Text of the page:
What is Pen-Centric Computing?
The Report on the 2007 Invited Workshop on Pen-Centric Computing describes some of the current research issues and projects that are addressing this question.
The Brown Computer Graphics Group has been at the vanguard of pen-centric computing for over a decade, having created pen-based interfaces for sketching 3D models, writing music, and creating interactive sketches of mathematics and molecules. During this same period Microsoft was also involved with pen-centric computing, starting with Pen Windows in the early 1990s, and more recently through both its creation of the TabletPC platform and through support of research inside Microsoft and at universities. In particular, Microsoft Research and the Tablet PC Product Group have provided a series of gifts to the Graphics Group to pursue research in gesture recognition and applications in pen-centric computing. On March 20, 2006, these two paths formally converged through the inauguration of the Microsoft Center for Research on Pen-Centric Computing, which is housed in the Brown's Computer Science Department.
Andy van Dam, the director of the center, believes that "in some cases, the pen is mightier than the keyboard." However, the challenge for the center is to show that pen-based computer interfaces have a proper place alongside keyboard and mouse interfaces for applications for work and for play. Imagine, for instance, attending an introductory biochemistry class in which 2D chemical notations on an electronic whiteboard were instantly transformed into interactive displays of 3D molecules, or responding to a stroke of musical inspiration by jotting down conventional music scorings on a PDA that could interpret the handwritten notation for instant playback or structured editing. As Rick Rashid, Senior Vice President of Research at Microsoft, noted during the inauguration, "pen-based computing has the potential to alter the way students and teachers interact ... positively affect not only the educational process but our working methods and our culture."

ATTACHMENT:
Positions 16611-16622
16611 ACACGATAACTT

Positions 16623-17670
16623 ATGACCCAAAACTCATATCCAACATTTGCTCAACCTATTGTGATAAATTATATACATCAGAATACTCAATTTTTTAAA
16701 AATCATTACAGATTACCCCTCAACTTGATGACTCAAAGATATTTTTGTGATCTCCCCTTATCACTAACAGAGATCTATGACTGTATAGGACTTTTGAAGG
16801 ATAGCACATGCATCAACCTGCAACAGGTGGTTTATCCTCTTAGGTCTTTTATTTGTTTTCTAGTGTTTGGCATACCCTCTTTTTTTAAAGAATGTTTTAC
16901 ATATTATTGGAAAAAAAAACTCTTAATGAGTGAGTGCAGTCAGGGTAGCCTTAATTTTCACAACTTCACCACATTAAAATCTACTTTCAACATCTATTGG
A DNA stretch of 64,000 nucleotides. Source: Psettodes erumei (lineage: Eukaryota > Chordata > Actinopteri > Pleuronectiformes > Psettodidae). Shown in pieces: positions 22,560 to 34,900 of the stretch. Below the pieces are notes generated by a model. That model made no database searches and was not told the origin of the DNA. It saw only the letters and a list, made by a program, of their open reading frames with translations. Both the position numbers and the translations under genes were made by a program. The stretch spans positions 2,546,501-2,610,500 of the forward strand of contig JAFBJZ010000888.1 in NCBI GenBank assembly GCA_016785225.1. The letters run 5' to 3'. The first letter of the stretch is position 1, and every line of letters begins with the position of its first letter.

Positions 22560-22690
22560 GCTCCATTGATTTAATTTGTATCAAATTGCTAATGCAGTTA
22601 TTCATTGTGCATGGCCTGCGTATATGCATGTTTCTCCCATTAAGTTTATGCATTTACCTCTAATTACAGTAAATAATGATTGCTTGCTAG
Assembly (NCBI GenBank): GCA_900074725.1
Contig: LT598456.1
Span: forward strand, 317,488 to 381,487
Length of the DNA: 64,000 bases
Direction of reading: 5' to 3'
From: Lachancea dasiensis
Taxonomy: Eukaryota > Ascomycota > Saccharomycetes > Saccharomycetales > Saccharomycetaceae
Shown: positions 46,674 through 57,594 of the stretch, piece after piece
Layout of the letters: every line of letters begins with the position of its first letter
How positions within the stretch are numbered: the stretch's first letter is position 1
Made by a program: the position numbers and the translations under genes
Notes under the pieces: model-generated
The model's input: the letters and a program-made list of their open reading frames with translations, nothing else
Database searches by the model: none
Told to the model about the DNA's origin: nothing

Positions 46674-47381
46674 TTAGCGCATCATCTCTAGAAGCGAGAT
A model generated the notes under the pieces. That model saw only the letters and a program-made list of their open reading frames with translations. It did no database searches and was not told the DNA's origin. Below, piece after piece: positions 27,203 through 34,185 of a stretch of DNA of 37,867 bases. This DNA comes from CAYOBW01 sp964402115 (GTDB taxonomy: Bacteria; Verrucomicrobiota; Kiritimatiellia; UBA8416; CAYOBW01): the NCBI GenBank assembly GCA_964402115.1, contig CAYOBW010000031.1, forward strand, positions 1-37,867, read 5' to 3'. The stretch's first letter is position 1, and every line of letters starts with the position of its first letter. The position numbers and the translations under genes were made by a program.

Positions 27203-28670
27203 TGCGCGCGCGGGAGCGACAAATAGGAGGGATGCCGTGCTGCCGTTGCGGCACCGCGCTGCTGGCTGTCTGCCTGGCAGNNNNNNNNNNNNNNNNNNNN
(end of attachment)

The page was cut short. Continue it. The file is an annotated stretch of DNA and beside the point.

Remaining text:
van Dam's team of
full-time researchers and students have made a good start to realizing this vision. Together, with support from Microsoft, Brown, and NSF, they established a portfolio of high-profile pen-based applications. ChemPad, a TabletPC application for visualizing molecules, was enthusiastically received by students in Brown Chemistry Professor Matt Zimmt's introductory Organic Chemistry course. Music Notepad, a TabletPC PowerToy demonstration project previously sponsored by Microsoft, has been downloaded by students and professionals around the world and even incorporated into the curriculum in one high school. Other projects, like MathPad2 and Geompad have similar potential, although they highlight the need for improvements in recognition algorithms for 2D notations.
The Pen Center was chartered by Microsoft and Brown for a 3 year-term, from March 2006 through April 2009. The research group and the pen-(and touch-) computing agenda continue as part of the Brown Graphics Group.